Regional and National Applications: The NVCS will be used for all national and regional assessments and broad-scale planning documents to describe existing vegetation. Use of the NVC should be written into all federally-funded contracts and agreements for any of these documents that have descriptions of existing vegetation. The macrogroup levels should be most commonly used in these documents. In the future, aggregated mid-scale data from RMPs and other sources will be a source of information for regional assessments and may be used for national or regional reporting or mapping.
Accuracy Assessments: Accuracy assessments are standard procedures for mapping existing vegetation and require technical expertise. Guidance is provided in Attachment 5. A description of methods used and mapping accuracy estimates associated with each classification strata should be completed for vegetation mapping projects. Mid-scale planning documents should follow guidance outlined for RMPs. Field offices can request guidance concerning accuracy assessments by contacting the National Operations Center (NOC) Geographer (email@example.com) or State Office GIS coordinators. The Assessment, Inventory and Monitoring (AIM) Strategy Landscape Monitoring Framework Project with the Natural Resources Conservation Service is working with LANDFIRE to provide current vegetation data to supplement accuracy assessments.
Data Stewards: Each state and center will assign a data steward with responsibilities for the records and maps associated with vegetation classification and mapping as described in this IM. An understanding of plant systematics is required. Assigning data stewardship responsibilities to ecologists or botanists with plant systematics education and experience is recommended. The names of those assigned these data steward responsibilities will be sent to the Washington Office (WO) Deputy Division Chief, WO-220 by May 1, 2013 for continued coordination and implementation of this IM.
Timeframe: This policy is effective immediately.
Background: Vegetation management on public lands faces increasingly complex and widespread challenges that transcend traditional administrative boundaries. There have been substantial vegetation changes in the last thirty years in the Western United States due to wildfire, weeds, insect outbreaks, energy development, urban growth and increased recreational use. There is a significant need for a common vegetation classification language and mapping standards when describing existing vegetation and desired future conditions. This is true within the BLM between field offices, and for the BLM and other agencies working together across watersheds or landscapes.
Consistent, standardized classification and mapping of existing land cover was identified as a national need with the Federal Geospatial Data Committee (FGDC). All Federal agencies are expected to meet the core data requirements of the FGDC adopted National Vegetation Classification (http://usnvc.org/explore-classification/) when classifying existing vegetation and land cover. This classification is consistent with ongoing national and regional vegetation and land cover mapping efforts such as LANDFIRE, Northwest ReGap and Southwest ReGap. With the use of this classification system, the BLM meets these core data requirements.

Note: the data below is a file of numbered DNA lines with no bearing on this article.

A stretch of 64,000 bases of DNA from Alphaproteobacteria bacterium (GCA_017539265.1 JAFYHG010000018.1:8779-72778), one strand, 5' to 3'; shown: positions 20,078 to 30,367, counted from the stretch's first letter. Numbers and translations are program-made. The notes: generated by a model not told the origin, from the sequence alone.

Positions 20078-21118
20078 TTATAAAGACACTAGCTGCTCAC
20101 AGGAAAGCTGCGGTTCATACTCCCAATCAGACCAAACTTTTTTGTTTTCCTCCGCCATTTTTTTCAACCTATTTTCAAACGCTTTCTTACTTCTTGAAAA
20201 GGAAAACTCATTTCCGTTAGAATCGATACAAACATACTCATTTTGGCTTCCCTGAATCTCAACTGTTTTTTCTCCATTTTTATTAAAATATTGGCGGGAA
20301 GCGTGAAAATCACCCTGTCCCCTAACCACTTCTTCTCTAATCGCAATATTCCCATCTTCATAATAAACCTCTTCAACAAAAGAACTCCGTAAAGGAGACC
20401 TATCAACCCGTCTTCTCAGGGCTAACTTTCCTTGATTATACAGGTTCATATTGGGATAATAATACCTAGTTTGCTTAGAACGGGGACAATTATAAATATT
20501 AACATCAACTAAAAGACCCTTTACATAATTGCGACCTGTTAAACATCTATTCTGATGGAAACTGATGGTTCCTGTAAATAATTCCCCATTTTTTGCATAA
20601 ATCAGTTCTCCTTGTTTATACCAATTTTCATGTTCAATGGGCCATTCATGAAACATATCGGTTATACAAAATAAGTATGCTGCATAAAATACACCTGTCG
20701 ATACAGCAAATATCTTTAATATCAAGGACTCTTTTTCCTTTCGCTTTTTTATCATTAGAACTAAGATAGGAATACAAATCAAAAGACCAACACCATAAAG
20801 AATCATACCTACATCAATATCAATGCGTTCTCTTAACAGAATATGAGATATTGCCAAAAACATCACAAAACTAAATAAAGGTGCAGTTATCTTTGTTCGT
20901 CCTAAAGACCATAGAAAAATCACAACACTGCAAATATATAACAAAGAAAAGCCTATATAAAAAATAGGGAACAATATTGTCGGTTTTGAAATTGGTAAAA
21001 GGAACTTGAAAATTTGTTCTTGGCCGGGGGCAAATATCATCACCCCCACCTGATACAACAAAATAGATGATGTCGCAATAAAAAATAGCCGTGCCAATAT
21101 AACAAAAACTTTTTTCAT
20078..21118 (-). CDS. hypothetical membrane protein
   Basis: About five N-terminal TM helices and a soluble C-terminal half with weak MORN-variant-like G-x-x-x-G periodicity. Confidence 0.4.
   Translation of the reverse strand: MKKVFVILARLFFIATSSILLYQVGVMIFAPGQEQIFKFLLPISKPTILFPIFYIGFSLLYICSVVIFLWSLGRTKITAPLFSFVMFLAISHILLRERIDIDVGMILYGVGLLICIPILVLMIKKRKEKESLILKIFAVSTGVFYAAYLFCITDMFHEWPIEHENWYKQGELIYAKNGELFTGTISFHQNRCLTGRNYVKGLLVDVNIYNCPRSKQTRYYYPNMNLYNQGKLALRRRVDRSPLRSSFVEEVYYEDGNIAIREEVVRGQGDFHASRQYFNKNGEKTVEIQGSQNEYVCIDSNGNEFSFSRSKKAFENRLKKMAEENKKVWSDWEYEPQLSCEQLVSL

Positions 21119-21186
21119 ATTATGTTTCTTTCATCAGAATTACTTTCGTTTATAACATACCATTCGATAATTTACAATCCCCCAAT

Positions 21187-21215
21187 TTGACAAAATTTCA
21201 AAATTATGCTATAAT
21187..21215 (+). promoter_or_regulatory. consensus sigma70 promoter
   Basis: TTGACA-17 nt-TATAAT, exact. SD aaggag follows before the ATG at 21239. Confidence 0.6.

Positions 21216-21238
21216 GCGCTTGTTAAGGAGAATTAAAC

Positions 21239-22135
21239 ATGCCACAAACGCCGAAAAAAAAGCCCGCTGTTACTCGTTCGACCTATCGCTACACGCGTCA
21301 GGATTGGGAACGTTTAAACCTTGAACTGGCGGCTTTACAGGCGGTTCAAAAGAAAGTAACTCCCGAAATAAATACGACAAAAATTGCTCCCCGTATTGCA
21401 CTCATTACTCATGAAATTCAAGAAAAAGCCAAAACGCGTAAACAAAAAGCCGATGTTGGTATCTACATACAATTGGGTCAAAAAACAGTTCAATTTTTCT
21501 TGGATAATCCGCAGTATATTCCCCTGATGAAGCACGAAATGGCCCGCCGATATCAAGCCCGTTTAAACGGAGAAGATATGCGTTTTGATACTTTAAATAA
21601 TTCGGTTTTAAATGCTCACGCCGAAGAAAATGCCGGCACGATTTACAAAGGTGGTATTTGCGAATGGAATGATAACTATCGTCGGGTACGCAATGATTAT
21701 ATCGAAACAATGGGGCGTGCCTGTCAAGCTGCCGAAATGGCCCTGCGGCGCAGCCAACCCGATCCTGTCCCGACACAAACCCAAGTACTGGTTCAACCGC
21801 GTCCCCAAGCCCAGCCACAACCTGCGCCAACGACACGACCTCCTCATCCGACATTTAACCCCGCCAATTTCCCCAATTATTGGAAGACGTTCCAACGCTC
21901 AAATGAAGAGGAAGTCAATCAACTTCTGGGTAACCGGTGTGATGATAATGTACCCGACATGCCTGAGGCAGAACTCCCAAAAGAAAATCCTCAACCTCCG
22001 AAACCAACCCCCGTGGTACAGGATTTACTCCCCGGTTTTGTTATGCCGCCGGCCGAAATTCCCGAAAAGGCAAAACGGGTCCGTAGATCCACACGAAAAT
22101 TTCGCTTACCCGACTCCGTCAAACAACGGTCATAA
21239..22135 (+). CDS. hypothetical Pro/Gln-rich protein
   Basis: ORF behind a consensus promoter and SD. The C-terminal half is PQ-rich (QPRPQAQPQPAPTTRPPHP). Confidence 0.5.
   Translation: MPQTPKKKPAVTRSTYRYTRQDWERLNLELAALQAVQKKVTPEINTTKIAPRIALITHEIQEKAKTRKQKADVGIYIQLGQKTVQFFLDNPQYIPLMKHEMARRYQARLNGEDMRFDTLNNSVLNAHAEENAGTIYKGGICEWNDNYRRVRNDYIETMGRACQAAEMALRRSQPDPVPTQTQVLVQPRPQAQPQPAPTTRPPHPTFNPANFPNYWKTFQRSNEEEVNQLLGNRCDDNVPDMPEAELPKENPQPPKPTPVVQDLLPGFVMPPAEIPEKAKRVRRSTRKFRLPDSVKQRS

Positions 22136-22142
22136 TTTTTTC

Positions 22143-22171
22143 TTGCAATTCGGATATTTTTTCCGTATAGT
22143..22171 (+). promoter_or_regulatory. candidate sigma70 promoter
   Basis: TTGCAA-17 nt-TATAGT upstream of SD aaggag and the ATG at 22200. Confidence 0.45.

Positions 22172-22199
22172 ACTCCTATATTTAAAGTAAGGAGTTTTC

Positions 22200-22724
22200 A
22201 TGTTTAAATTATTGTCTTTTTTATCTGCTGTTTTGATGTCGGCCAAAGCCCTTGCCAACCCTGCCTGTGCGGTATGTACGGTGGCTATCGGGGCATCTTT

Rapid Ecoregional Assessments have shown a need for more accurate and consistent vegetation maps across the West. In the past, state and field offices have used different land cover and vegetation terminology and mapping standards; thus making communication and aggregation of data between administrative units difficult, and in many cases, impossible. Using standard procedures for describing and mapping existing vegetation will improve the BLM’s ability to make resource decisions and allocations, complete cumulative impact analyses, and monitor and implement adaptive management at multiple scales as outlined in the BLM’s Assessment, Inventory and Monitoring (AIM) Strategy.
Manual/Handbook Sections Affected: H-1601-1 Planning Handbook (Appendix C), H-1740-2 Integrated Vegetation Management Handbook.
Coordination: An Interdisciplinary BLM team (representatives from WO-220, 210, 200, Idaho 930 and the NOC) developed policy direction. The draft IM was reviewed informally sent to Deputy State Directors in October 2012 and was reviewed by State Offices, all of the Divisions in WO-200, WO-300 and WO-400 as well as the NOC, the National Interagency Fire Center, and the LANDFIRE Coordinator at the Department of the Interior. The adoption of this policy was discussed with the Multi-Resolution Land Characteristics Consortium and the FGDC Vegetation Subcommittee. Use of the NVCS was discussed in the development of ecoregional direction associated with applying information from rapid ecoregional assessments into planning documents as well as with vegetation mapping leads at several state offices.
Contacts: Lynda Boody; Division Chief; Forest, Rangeland, Riparian and Plant Conservation Division, 202-912-7222, or Carol Spurrier, Rangeland Ecologist, 202-912-7272 in the WO.
Signed by: Authenticated by:
Edwin L. Roberson Ambyr Fowler
Assistant Director Division of IRM Governance, WO-560
Renewable Resources and Planning